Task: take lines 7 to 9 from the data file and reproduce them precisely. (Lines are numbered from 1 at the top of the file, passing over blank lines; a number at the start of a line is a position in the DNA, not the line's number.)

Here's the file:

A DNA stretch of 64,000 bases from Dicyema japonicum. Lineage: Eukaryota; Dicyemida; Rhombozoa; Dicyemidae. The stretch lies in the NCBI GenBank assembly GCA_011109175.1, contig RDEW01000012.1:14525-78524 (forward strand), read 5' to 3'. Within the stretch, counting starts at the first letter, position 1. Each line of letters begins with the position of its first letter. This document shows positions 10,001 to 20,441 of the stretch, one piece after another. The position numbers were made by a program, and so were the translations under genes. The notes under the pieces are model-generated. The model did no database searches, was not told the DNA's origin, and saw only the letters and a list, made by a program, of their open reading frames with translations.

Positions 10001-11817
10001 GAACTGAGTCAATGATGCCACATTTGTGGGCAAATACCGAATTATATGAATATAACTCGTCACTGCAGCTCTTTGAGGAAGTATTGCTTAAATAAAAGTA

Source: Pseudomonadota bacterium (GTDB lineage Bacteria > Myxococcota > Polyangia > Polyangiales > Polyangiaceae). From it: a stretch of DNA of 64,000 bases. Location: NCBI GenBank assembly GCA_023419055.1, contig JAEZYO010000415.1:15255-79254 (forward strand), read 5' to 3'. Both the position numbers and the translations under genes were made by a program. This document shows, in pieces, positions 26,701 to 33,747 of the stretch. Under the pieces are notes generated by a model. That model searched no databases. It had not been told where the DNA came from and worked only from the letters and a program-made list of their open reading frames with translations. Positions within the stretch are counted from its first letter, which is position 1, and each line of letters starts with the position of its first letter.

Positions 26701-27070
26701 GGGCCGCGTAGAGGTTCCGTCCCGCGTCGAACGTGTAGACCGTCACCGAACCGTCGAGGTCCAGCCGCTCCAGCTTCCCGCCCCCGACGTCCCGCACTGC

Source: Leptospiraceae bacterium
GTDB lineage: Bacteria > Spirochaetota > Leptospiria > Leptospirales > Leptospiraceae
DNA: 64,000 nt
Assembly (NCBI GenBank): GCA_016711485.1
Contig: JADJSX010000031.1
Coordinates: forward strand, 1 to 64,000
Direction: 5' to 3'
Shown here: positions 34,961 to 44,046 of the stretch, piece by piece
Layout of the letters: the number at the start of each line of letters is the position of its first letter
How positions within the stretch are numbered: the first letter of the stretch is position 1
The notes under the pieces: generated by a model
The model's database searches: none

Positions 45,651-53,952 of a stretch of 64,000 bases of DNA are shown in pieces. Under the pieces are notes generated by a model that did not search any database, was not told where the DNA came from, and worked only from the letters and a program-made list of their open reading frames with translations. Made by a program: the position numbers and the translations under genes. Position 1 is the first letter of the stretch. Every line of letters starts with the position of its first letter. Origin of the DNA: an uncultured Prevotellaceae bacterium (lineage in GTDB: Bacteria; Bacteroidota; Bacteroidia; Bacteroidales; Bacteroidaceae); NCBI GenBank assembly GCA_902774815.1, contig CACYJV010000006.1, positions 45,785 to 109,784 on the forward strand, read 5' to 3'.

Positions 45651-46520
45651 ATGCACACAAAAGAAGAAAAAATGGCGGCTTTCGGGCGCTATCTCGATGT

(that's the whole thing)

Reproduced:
Source: Leptospiraceae bacterium
GTDB lineage: Bacteria > Spirochaetota > Leptospiria > Leptospirales > Leptospiraceae
DNA: 64,000 nt